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Posts Tagged ‘art’

El Fuero Interno

In Plenary, Production, Uncategorized on August 3, 2014 at 5:59 pm

El Fuero InternoIt’s bright and on the inside of my sunglasses, the lenses are dappled with droplets of sweat. I am running away from the island I have shared with you, on the straight causeway that connects it to the coast: a brilliant, broiling Atlantic void on my left and the great, grand Strait on my right – that tuna-stuffed Styx, the dazzling blue Rubicon that made this, to the ancients, the ultimate dividing line: the edge of the world, the coast of everything.

Tarifa wobbles in the drops – little playa chica and its No Shitting sign, the tuna sculpture,  the ludicrous but likeable outline of Santa Catalina, a derelict mansion.  I flick my head to dislodge the drops and get a better view. It’s all still here, in all its glare and glory – the ocean, the hills behind the town, the pink dome of the St Mateo church. The castle and the modern port with its rotating ferries, the tumbling roofs of the old town, the schools and the fish factory and the holiday lets further up the beach. The cargo ships that clutter up the sea lanes and the huge dune at Valdevaqueros where the kite surfers congregate.

I’ve done a couple of kilometres and I’ll give it another couple. Then I’ll go home. I’m running so that I might stay alive a little longer and live a little better while I’m at it. Keep the blood pumping and the pump strong. I’m running so that I can write, running to get endorphins flowing and synapses firing. More

El Hammam

In Presentation on April 10, 2014 at 8:58 am

El Hammam

The feathery touch of the late sun against worn sandstone blocks, almost physical, like a warm breath.

In a plazuela to the side of the Iglesia San Dionisio, overlooked by a virgen in ceramics, K’s glass of water casting a long shadow and splitting the light into a colour spectrum on the arm of her chair.

The wrought iron doorway of the meson, swung open, and the waitress’ white shirt that catches the sun as she stands there.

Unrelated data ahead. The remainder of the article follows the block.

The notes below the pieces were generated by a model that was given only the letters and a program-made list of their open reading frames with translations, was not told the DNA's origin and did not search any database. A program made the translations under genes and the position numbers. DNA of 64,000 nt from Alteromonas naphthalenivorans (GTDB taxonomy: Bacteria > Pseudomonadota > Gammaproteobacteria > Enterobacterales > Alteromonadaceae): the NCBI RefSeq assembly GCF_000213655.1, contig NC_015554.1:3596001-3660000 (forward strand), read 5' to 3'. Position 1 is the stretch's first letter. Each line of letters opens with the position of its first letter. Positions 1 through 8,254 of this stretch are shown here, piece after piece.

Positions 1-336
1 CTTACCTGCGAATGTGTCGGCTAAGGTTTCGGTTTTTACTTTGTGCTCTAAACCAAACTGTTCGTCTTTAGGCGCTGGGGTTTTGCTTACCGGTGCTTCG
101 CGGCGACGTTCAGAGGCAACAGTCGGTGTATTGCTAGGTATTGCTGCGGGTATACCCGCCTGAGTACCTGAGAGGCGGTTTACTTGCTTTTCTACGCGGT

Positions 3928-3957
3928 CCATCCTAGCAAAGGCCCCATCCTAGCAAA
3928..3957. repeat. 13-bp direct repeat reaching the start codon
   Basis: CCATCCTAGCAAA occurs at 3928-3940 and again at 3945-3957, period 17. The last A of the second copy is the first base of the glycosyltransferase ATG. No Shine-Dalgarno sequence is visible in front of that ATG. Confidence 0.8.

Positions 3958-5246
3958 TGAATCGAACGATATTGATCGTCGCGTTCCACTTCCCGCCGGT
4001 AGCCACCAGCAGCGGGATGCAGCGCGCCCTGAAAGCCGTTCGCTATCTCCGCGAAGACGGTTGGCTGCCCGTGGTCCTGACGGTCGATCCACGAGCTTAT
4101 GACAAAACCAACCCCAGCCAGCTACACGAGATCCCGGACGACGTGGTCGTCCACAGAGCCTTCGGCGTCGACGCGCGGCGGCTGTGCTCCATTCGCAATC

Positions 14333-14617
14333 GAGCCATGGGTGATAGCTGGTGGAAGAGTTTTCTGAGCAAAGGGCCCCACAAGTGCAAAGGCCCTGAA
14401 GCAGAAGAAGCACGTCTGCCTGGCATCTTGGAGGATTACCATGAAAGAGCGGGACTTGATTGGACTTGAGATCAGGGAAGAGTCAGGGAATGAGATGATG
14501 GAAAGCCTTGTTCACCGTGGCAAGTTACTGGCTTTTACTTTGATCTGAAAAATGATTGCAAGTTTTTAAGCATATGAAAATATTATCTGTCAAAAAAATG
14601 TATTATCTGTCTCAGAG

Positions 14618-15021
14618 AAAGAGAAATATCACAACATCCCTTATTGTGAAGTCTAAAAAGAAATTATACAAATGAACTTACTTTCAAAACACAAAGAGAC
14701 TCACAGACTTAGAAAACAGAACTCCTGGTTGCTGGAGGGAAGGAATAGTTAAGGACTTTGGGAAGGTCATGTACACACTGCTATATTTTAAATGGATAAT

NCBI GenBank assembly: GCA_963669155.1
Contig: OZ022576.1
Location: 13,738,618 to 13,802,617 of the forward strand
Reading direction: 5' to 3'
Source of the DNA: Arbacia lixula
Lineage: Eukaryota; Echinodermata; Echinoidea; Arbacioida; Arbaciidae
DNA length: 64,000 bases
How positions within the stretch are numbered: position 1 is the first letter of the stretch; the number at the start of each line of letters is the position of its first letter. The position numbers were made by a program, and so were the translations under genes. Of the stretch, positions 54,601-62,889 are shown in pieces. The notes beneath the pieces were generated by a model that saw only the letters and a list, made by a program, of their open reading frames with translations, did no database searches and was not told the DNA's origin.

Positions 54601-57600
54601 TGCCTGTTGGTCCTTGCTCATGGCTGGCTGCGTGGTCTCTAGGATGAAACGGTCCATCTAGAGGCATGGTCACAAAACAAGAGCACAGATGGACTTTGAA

To the left of the door, a window covered in iron lattice and behind that, glass panes framed by dark wood.

All of it set into the heavy blocks and all of it softy brilliant in the slanted sun, dappled in the shadows of the orange trees as the last light shines like time itself, animating everything.

Our table, which I thought messy at first and almost avoided till I saw that the others were the same, in fact strewn with fragile white stamen, fallen from the orange blossom overhead. The air sweet with its scent.

Hello again, Jerez.

The little plazuela is three-sided, opening up onto the larger Plaza de la Asunción with its weather-beaten but wonderful old cabildo More

Los Septiembres

In Practice, Production on September 13, 2013 at 8:04 am

Los Septiembres

For protection from the brutal winds that blast the hills around Tarifa, the little homesteads that stud the slopes are invariably planted with something to surround them and take the brunt – some tall, bamboo-like grasses or a bank of prickly pear cactus. This evening these peripheries glow golden in the setting sun and so does the surrounding country as it descends from the high road to the shore below. I look down on it all from the bus window.

On the African coast Jebel Musa, Hercules’ southern pillar, peeks out from the murk of a marine layer and a few paltry tufts of cloud drift across the summit. Over Spanish soil the clouds are just as small and disparate but dirtier, full of rain. Above all that the sky is the tired blue of an ageing day. A lone vulture circles on this side of the strait – side to side and up and down through all the elements of the view, owning all of them. As it banks the sun catches its wings.

September light.

I’m on the bus because I’m back at work after a long and humid summer, but for all the mundane humdrummery of another working year, it does deliver this daily gift – the descent into the little pueblo that sits at Europe’s southernmost point, warmly lit by a yawning, westbound sun.

The winding mountain road straightens out as it slides toward the town and the vistas open up: the gleaming, endless Atlantic to my right, the Strait and Mediterranean to my left, Morocco dead ahead More